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DULUTH, MINN.—"Brady" looks like any other law enforcement officer of his rank — an eager, aggressive disposition, a long snout and wagging tail. But unlike most of his fellow K-9 officers, Brady doesn't search for illegal narcotics or bombs. The 6-year-old golden retriever mix sniffs for zebra mussels. Brady's partner, Minnesota Conservation Officer Julie Siems, was showing off Brady's skills Thursday at the Pike Lake boat landing outside Duluth. Siems hid a rock encrusted with zebra mussels in the splashwell of a fishing boat.
A dozen Great Lakes states senators have sent a letter to Trump administration officials urging them to move ahead with a plan to stop Asian carp from entering the Great Lakes by stopping them at a Chicago-area lock and dam. The carp project, which was supposed to be outlined in a February study released by the U.S. Army Corps of Engineers, was held back by the Trump administration at the last minute with no set date for release.
ST. PAUL—Minnesota's troubled moose population remains in the dumps, with only about 3,710 animals according to the annual winter survey by the Minnesota Department of Natural Resources and tribal resource agencies. The DNR on Monday released the results from the helicopter survey of random sects of the moose range in the state — namely St. Louis, Lake and Cook counties — showing the population has remained relatively stable since 2012. That stability, a statistically insignificant drop from the 4,020 estimate in 2016, is the good news.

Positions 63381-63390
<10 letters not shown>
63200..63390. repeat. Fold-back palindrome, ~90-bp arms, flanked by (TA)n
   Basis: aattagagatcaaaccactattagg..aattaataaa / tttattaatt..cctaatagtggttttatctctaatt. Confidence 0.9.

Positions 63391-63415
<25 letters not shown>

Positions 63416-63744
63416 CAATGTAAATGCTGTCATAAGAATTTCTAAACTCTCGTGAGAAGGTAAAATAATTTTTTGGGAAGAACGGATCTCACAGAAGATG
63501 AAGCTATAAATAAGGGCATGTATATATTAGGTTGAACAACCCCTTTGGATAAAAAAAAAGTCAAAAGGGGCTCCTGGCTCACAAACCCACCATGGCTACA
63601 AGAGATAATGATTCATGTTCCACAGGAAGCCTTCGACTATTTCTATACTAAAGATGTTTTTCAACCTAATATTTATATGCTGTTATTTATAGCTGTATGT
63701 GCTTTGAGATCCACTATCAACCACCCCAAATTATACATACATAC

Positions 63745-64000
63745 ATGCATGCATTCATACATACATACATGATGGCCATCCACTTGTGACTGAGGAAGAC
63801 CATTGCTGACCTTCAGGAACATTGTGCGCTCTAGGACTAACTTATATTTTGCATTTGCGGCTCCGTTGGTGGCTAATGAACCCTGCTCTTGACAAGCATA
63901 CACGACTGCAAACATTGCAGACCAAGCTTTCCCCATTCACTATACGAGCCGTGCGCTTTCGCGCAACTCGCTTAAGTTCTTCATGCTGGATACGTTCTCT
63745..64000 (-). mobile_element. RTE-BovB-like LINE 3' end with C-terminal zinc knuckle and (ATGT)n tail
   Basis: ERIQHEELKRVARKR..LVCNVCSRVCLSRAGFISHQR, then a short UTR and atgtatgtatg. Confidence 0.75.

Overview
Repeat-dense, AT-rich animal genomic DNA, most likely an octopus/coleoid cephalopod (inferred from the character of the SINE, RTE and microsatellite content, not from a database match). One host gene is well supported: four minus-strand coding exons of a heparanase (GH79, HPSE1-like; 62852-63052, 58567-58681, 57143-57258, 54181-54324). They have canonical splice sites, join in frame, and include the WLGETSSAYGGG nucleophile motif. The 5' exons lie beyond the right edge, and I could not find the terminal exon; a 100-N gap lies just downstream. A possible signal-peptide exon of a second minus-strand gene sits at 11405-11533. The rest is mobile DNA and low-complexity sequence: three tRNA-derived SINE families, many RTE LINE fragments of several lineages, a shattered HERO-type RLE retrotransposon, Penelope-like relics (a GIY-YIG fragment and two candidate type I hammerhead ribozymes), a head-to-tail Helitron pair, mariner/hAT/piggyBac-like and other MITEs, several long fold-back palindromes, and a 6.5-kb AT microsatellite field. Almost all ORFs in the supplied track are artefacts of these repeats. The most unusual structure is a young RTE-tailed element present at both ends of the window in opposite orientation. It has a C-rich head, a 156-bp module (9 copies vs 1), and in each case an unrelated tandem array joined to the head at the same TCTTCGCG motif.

LAKE VERMILLION, Minn. – Fred Reichel had just sat down in the living room of his Lake Vermilion home Saturday afternoon to watch a little TV when he noticed two snowmobiles buzzing across the ice at Oak Narrows. Only one of the snowmobiles made it. The other, driven by Ronald Hautla of Eveleth, crashed through the ice. "I knew, when I didn't see the second one, exactly what happened. I ran outside and from there I could see him in the water," Reichel told the News Tribune on Sunday. "So I ran back in and yelled for my wife to call 911 while I went for the canoe."
SUPERIOR, Wis.—When a meter reader discovered the bodies of Richard Ellison and Shirley Johnson four days before Christmas, they were frozen, probably dead for more than 48 hours on the deck outside their house in Superior. Police a few days later said the couple died from exposure in subzero temperatures, that the deaths were nothing "more than two people locked out of their residence and being exposed to the cold for a prolonged period of time."
DULUTH, Minn. — Fueled by the cheapest November gas prices in years, Americans are expected to travel more for Thanksgiving this year than any year since before the Great Recession. AAA last week forecasted that 48.7 million Americans will travel for the holiday, the busiest Thanksgiving period on U.S. roads and in the skies since 2007. AAA said that between Nov. 23 and 27, a full million more Americans will travel at least 50 miles from their home compared to last year's Thanksgiving holiday.
ST. PAUL—Minnesota had an estimated 2,278 wolves last winter, up just a tick from the year before, according to survey results released Monday by the Minnesota Department of Natural Resources. The winter survey estimate showed several more wolf packs across the wolf range — about the northern one-third of Minnesota — but the population was statistically unchanged from the estimate of 2,221 in 2015, the DNR said.
The U.S. Fish and Wildlife Service on Thursday announced that Minnesota's rapidly declining moose herd may warrant protection under the federal Endangered Species Act. The federal agency is responding to...
State wants quarantine on western pine logs
With monarch butterfly numbers down more than 90 percent over the past 20 years and their habitat increasingly disappearing, conservation groups recently called on the U.S. government to list the...